Hello SSIS My Old Friend

A few years ago, Ayende had a post about why he hated SSIS, which brought about some responses (here and here and here) from some other folks.  It was a lot of fun had by all (sarcasm).  I happened to be doing some work prototyping SSIS and whether it could be used to replace some of the Perl-based implementations we had in place.  After only a little bit of effort, we clearly determined that SSIS couldn’t hack it (which is ironic, since getting SSIS to do many common tasks required a lot of hacking, but I digress).

digression: I won’t post the particular comment since it would be even more of a digression than I am wont to do, but what I loved about a response or two was the point that the problem was that Ayende didn’t RTFM.  Anyone who knows Ayende knows what a lazy bastard he is, always stopping every time he finds a problem and tossing it off for others to fix (in case anyone doesn’t get it, this is sarcasm).  That is, it was true that an issue or two he raised could have been gotten around by reading some documentation, but really….But I digress.

Due to various considerations, I’m working on yet another proof of concept utilizing SSIS.  On the surface, it is in its sweet spot:  I need to combine data from Sybase, Oracle, SQL Server and flat files, and get all that sweet data into Oracle (source Oracle data is on different servers from destination).  This is just what something like SSIS should be able to do, and I imagine that it is the sort of scenario that it hopes to combat something like Informatica.  And that would be great, since licensing Informatica is expensive.

One of the key things is that the need to consider SSIS is driven by non-technical requirements, which is to say that some upper-level guy got SSIS approved as a technology, and so there’s a desire to have it implemented to validate that effort.

digression: I actually consider this a valid reason to consider SSIS.  When working with larger corporation type people, these sorts of considerations are part and parcel of the gig.

There’s a concept called the ‘pit of success’ where the idea is that when working with a technology or pattern or whatever, the default experience when working with them is to find success easily.  Working with SSIS is like working with the ‘Mountain of Success’ where almost nothing works the first time you try it, and requires a Google search to find all of the other people who tried to accomplish the same basic task you were trying to accomplish and also failed, and who couldn’t figure out why.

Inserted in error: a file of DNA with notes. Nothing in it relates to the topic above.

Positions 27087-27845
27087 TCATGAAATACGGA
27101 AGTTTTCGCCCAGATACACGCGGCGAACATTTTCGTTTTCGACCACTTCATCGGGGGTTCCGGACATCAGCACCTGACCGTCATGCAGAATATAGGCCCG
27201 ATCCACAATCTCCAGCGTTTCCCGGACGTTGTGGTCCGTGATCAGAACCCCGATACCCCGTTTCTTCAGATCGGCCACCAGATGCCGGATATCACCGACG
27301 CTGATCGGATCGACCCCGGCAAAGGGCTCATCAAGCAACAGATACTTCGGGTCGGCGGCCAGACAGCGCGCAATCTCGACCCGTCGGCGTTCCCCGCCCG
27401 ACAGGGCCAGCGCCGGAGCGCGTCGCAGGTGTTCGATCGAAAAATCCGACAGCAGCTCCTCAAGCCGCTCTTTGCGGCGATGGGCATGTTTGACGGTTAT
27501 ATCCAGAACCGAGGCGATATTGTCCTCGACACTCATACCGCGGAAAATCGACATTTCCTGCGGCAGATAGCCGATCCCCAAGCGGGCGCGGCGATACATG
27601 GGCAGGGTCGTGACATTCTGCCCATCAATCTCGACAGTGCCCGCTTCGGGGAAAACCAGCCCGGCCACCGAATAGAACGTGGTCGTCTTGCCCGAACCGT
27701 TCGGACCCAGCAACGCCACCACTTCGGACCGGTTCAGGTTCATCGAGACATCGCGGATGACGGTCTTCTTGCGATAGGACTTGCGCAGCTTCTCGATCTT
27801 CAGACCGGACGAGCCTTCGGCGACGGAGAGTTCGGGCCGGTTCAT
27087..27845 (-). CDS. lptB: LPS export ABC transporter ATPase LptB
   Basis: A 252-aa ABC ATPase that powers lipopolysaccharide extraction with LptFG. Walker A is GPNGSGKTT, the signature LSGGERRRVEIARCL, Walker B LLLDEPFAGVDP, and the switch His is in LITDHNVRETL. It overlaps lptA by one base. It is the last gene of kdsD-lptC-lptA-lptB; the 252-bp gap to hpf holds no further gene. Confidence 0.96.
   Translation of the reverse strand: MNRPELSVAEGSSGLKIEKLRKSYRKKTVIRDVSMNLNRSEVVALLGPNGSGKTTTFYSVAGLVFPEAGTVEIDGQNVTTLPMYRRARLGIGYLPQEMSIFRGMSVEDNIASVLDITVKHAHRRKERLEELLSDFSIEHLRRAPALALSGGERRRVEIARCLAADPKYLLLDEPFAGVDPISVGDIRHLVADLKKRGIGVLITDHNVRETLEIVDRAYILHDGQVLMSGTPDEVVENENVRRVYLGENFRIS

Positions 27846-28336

A lot of it has to do with Oracle (parameterized query anyone?  and no, all those fixes/workarounds that apply to and OLE DB Source don’t work with an OLE DB Command).  But then there are the fun things like trying to get data from a SQL Server view and having it hang with no reason if you are using a non-data reader source, until you change the source to be a data reader (which I’m sure isn’t reproducible in other environments, but I don’t care, since I care about the environment I’m working in).  Or setting up a lookup component to hit an Oracle table and it fails to work as expected, so you change it to use a query, and that works, and then for the hell of it, you change the component back to using the table exactly as it was before and it now works.  This latter thing leads to a common SSIS developer practice of changing radio buttons from a failing option to another option and then back, just because it fixed it before (which from Google appears to be fairly common…”Change the option, close the editor, open it, and change it back…it will work now”….well, isn’t that nice).

The dream scenario is a nice one, and if you are myopic, compelling.  “You don’t have to write code, you drag and drop these components and set some properties and drag arrows from the output to another component, and it just works.  No code.  Awesome.”  It is awesome.  When it works.  The problem is that it rarely ‘just works.’  Instead, you find a need to tweak some minor thing and it turns out that the solution is untweakable. 

So, I’m well on the road to once again rejecting SSIS as an option, and in a scenario where it should be a shining light.

I guess I should just RTFM (if only the manual showed how to use parameterized queries with Oracle).

posted on Tuesday, April 13, 2010 12:08 AM Print
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